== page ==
Maybe he scaled a fence that you were sure was high enough. Maybe she slipped out when your child held the door open a little too long. Maybe he yanked the leash out of your grasp in pursuit of a small animal. Maybe thunder sent her running off in a panic, faster than you could catch her.
Losing track of a pet can happen to even the best of pet parents. But that’s a small comfort to those directly facing this potential tragedy.
“When a pet goes missing, a lot of people don’t know what to do and feel helpless,” notes Dan Brian, community outreach manager at Riddle & Brantley, a personal injury law firm dedicated to offering no-cost options to help North Carolina residents find their pets. “It’s a heartbreaking situation. Having help and support is of the utmost importance.”
If you’ve thoroughly checked your home and yard for obscure hiding or napping spots, and you’re sure your pet is truly missing, resist the urge to give in to fear or despair. There is hope. Many lost pets are eventually found, especially if pet parents act quickly and make wise decisions.
Search the neighborhood
Take a walk or a slow drive around the neighborhood to see if you can spot your pet. If he doesn’t appear, enlist as many people as you can to help you and expand your search. Give your helpers your contact information and show them a recent picture of your pet. Search side streets, nearby wooded areas and ask for permission to search backyards.
Advise your helpers not to chase or call out to your pet if they do spot him; lost dogs are often frightened dogs, and doing so could prompt them to run. Instead, they should contact you and let you know where they saw him.
Engage social media
The number one way people find lost pets is through social media, particularly Facebook, and the popular neighborhood site Nextdoor.
Your social media posts should contain a recent high-quality photo, a short description, and one piece of personal contact information, such as an email address or a phone number. Describe your pet, but don’t give out every detail; smaller, lesser-known details can help you determine whether a responder really has your furkid.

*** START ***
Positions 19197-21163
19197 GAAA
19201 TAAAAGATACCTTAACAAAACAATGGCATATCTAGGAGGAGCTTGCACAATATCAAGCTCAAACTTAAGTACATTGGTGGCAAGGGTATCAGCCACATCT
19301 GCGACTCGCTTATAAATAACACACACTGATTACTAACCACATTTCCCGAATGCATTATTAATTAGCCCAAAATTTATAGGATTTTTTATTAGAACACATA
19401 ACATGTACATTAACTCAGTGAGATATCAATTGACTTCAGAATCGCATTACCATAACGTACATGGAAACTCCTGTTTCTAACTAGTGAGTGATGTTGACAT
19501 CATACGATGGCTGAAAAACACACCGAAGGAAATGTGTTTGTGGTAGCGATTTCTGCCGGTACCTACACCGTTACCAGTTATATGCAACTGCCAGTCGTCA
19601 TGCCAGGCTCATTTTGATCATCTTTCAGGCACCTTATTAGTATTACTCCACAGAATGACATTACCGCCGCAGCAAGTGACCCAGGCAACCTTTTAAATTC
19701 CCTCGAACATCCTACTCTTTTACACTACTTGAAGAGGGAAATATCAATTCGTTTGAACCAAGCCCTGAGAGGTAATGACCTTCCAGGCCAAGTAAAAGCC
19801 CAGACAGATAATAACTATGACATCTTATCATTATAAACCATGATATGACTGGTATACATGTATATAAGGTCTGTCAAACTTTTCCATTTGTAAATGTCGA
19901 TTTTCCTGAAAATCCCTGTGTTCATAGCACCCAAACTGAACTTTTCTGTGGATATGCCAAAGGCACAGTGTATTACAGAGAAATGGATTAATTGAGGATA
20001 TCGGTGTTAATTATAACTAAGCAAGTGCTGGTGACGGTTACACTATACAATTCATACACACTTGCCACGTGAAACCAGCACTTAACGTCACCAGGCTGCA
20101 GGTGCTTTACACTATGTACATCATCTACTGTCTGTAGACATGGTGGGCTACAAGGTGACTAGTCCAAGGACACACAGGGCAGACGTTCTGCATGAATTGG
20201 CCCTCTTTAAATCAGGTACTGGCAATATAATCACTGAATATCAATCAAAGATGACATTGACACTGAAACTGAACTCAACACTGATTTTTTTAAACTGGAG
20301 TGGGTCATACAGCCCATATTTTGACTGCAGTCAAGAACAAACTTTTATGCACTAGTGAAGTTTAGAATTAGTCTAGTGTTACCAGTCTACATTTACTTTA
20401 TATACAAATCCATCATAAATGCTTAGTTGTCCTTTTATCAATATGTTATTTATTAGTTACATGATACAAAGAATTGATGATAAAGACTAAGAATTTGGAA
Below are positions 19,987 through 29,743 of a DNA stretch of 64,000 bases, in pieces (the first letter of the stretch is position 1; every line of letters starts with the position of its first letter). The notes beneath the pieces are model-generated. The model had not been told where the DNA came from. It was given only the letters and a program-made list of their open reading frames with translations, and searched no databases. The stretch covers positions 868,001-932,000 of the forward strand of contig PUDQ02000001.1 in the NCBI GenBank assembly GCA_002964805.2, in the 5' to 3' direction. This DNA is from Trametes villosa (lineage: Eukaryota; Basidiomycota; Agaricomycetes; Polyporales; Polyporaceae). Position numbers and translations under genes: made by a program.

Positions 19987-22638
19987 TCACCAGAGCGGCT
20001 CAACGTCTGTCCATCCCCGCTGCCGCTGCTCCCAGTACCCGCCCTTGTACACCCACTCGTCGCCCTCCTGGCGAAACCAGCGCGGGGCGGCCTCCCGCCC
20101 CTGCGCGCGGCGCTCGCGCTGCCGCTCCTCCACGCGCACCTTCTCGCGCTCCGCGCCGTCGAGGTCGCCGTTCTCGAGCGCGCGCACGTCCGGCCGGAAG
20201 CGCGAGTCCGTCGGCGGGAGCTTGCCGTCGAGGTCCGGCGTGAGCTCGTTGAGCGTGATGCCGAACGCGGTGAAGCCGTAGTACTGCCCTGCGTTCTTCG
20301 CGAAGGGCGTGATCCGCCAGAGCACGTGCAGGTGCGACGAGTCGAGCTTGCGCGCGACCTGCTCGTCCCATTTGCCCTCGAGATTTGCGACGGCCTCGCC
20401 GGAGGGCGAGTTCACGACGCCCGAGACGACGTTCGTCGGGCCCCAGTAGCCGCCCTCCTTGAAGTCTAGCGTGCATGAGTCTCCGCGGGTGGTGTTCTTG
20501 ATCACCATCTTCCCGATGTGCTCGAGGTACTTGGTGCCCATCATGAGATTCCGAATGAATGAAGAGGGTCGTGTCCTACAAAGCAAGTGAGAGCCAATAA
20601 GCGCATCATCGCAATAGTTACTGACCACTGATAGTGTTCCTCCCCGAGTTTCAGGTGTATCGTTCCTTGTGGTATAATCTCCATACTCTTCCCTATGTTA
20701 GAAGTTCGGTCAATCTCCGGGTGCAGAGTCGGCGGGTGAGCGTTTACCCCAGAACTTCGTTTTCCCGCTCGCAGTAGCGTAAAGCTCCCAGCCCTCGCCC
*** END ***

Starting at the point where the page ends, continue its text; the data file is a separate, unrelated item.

When posting on your Facebook profile, make sure you tag your neighbors and friends, and change the settings so that the post is shareable. Look for community Facebook groups to post in. Share in surrounding community groups in addition to your own, as dogs can cover several miles in a single day, and larger dogs can move even faster and farther than smaller dogs. There are also numerous lost dog groups on Facebook–find those in your area, share your post, and scour them for found pets.
Remember this isn’t a one-and-done; you need to keep posting updates – dog still lost, dog last seen, dog found.
Advise your neighbors
Make sure to knock on doors to let your neighbors know that you’re looking for your pet, and give them your contact information. This way they will be on alert, and can reach you quickly if he turns up in their yard. They can also check to see if your pet has become trapped in their closed garage or shed.
Alert vets and shelters
Contact animal control, your local shelters, and your local veterinary offices to alert them about your pet. One of the first things people do when they find lost pets is bring them to a vet to check for a microchip, and if shelters know to look out for your pet, he’s much more likely to be spotted and set apart. Describe your pet well and provide your contact information, as well as that of a friend or family member to call in case you can’t be reached. Check back daily if possible for any new updates.
Paper your area in flyers
It’s an old technique, but it’s tried-and-true. Create a flyer with the same information in your social media posts. Post the flyers in high-traffic areas around your neighborhood and town, like grocery stores, convenience stores, restaurants, libraries, and community bulletin boards. Pet friendly places like dog parks, dog bakeries, and pet stores are good options as well, as they’re frequented by fellow pet lovers who will likely be motivated to help you.
Seek out helpful organizations
A number of organizations have dedicated themselves to help reunite separated pets with their pet parents. For example, Riddle & Brantley, a longtime pet advocate whose founding partner often features his own dogs in the firm’s commercials, has a Missing Dogs page on its website that allows visitors across North Carolina to upload information and photos of their lost dogs in an effort to help find them.
“As a personal injury law firm, our mission is to keep families safe, and that, of course, includes their pets,” says Brian. “We developed our lost dog initiative to help find and reunite missing dogs across North Carolina with their human companions. We also decided to use our technical expertise and budget to run Facebook ads that raise awareness for lost dogs in their last-seen locations — at no cost to the caregiver. If we can help reunite even one dog with its owner, that's worth it to us.”
Be diligent and patient in your search. Success stories have occurred after hours, days, months, and sometimes even years. There is always hope that your precious pet will be found.
Photo Credit: istock/StockSeller_ukr